Korea: Northerners Flee Into The Hills

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January 21, 2008: North Korea missed its end of year deadline to shut down its nuclear weapons reactor. A new deadline, for the end of February, has been set. South Korea is all right with this, believing that North Korean military forces are declining in capability, and will be incapable of trashing South Korea within two or three years. By that time, the south believes it will be able to bribe the north into giving up all their nuclear weapons. North Korea opened the year by promising to improve living conditions and strengthen the military in the new year. That won't happen. The corruption is a mess. Actually, there are several separate economies in North Korea. At the top there is leader Kim Jong Il, who has his own banks and representatives in government departments that handle money. This crew, often referred to as the "royal bankers", can take whatever they want. This is increasingly leaving the other "banks" broke. The Communist Party has its own pot of goodies (companies and money making capabilities, some of them criminal), as does the military, and so does each province. The central government is cracking down on some of the provinces that have been too successful, too greedy and too criminal about how they raise money. It's become popular for North Koreas to compare their situation to past medieval ones, where the poor peasants were pushed around by feuding nobles.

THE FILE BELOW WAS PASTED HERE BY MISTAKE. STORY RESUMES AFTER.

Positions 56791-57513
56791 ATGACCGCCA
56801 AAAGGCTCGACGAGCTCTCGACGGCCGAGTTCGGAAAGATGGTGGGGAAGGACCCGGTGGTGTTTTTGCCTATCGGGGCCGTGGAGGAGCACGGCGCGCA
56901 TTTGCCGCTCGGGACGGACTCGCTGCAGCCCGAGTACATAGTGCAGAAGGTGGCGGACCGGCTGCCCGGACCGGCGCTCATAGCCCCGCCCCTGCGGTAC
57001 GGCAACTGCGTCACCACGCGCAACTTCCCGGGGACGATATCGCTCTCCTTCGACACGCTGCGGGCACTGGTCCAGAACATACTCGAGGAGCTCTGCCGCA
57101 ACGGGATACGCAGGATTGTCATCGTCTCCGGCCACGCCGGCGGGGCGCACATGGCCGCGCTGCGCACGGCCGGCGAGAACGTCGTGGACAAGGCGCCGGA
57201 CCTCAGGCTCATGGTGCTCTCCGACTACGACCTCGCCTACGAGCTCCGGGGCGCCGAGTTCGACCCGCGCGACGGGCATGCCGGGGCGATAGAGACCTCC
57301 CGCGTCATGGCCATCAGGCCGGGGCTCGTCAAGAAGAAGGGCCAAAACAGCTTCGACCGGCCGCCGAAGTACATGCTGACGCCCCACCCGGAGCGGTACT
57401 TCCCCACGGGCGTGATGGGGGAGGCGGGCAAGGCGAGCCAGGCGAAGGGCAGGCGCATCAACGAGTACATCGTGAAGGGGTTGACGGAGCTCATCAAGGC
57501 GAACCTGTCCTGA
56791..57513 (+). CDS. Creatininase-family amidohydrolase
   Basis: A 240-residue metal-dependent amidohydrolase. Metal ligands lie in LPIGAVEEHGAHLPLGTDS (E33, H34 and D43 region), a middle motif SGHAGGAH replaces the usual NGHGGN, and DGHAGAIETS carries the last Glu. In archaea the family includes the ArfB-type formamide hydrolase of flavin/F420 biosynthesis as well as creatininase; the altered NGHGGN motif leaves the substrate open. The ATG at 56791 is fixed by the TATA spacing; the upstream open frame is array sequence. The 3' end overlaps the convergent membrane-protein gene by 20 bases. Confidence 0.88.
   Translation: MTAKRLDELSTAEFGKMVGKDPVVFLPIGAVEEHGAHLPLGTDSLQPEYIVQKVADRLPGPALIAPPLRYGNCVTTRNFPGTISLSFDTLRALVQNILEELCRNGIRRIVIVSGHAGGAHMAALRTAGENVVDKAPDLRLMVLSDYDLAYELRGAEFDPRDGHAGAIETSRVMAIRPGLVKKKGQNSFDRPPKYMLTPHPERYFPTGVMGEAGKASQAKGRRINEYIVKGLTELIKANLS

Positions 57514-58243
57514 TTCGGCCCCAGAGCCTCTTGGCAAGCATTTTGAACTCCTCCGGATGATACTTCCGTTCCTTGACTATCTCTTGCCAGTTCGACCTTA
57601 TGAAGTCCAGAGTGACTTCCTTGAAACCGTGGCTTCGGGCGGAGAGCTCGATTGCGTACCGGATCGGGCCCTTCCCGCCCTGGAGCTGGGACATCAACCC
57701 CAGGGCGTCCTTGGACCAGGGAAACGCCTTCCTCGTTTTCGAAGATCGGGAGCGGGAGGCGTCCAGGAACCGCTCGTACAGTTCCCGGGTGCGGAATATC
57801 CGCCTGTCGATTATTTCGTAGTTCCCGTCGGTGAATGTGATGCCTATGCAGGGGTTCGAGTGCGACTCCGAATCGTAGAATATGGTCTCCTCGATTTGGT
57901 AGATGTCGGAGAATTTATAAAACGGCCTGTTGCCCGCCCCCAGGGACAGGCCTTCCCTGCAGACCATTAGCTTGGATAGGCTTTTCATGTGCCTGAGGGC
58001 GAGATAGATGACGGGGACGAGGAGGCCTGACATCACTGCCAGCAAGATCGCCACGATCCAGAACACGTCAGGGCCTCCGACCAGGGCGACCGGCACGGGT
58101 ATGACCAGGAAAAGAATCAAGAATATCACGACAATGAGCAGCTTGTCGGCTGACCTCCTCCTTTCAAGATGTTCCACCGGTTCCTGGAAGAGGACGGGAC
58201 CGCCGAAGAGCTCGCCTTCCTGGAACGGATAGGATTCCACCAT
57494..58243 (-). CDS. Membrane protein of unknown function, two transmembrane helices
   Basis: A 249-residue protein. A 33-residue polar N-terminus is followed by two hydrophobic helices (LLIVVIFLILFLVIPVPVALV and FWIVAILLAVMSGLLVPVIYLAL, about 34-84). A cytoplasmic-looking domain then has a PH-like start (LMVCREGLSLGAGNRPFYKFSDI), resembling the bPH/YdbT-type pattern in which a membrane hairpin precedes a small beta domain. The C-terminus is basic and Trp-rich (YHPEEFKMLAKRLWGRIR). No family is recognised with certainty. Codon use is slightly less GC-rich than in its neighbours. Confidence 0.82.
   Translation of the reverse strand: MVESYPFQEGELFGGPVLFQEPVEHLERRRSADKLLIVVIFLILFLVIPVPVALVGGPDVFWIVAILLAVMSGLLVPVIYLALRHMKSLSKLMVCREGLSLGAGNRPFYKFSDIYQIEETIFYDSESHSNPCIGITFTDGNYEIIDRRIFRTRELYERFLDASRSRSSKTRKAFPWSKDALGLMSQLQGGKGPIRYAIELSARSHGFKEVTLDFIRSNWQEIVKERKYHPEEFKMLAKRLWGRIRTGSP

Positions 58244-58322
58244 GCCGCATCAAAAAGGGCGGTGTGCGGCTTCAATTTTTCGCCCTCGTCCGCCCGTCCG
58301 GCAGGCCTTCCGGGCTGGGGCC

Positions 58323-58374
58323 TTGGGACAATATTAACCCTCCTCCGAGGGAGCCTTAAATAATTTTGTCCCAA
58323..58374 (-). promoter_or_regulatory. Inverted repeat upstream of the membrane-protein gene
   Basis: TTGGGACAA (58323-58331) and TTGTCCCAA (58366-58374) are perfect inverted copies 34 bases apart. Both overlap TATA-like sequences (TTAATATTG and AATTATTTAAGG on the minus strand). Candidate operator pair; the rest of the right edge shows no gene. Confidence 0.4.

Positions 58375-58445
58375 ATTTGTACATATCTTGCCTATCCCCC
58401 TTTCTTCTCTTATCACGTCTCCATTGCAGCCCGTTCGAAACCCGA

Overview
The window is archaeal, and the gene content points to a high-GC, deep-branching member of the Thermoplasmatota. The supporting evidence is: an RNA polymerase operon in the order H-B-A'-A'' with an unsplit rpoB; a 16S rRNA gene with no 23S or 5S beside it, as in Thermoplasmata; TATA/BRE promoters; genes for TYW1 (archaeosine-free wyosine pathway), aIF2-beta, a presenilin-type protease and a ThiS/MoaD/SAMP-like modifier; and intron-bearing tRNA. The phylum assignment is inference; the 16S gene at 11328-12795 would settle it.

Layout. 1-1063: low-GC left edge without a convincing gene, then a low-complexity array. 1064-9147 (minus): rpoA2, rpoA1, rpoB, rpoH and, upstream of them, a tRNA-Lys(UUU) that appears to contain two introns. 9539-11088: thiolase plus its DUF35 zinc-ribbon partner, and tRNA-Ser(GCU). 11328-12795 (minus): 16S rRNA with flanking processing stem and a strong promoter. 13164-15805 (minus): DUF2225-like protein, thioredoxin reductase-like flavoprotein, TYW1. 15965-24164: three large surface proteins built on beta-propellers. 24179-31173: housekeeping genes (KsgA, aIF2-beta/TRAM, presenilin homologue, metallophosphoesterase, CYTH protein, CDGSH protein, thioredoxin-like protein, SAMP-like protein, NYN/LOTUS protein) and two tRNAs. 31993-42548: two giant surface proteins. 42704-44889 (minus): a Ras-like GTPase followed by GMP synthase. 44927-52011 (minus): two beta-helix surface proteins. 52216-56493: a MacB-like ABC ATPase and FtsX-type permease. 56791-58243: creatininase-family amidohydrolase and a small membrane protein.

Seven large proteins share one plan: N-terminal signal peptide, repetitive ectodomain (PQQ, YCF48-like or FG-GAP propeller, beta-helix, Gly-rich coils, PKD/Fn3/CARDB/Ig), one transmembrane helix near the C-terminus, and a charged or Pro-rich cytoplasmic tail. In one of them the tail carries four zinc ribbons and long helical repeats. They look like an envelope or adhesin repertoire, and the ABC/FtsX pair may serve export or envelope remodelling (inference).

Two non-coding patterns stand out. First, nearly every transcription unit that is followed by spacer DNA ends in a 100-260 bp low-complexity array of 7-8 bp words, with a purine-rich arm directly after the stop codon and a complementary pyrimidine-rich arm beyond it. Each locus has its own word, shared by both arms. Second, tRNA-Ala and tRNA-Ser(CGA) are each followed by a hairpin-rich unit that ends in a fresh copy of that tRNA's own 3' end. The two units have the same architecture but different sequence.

While South Korea has currency reserves of $262 billion, while North Korea has less than one percent of that. Only five nations on the planet have larger reserves (China, Japan, Russia, Taiwan and India). South Korea has used that money to good effect. For example, the military now has a new Korea Joint Command Control System (KJCCS), which provides the sort of instant electronic communication and tracking that U.S. forces have been using for the last five years. North Korea has a much less effective military communications system.

South Korea is buying anti-missile missiles for its Aegis radar equipped warships. These missiles can shoot down any North Korea ballistic missiles. The Aegis anti-missile system has undergone several successful tests over the last few years. Japanese and American Aegis warships also patrol off the Korean coast. North Korea calls all the missile defense activity, "aggression."

Conditions in North Korea are becoming chaotic. The secret police are becoming more brutal in their attempt to bring local (corrupt) officials back under the control of the central government. Public executions of such officials have been reported, as well as people fleeing into the hills to escape the chaos and random violence. Most provinces, factories and collective farms remain stable, but the corruption and decline of discipline continues to spread. It's worst along the Chinese border, where there are more economic opportunities (most of them illegal) just across the frontier. But the spreading chaos is showing up all over. No one can predict when, or if, the entire country will collapse into chaos, but the lack of order is being seen in more and more parts of North Korea.

 

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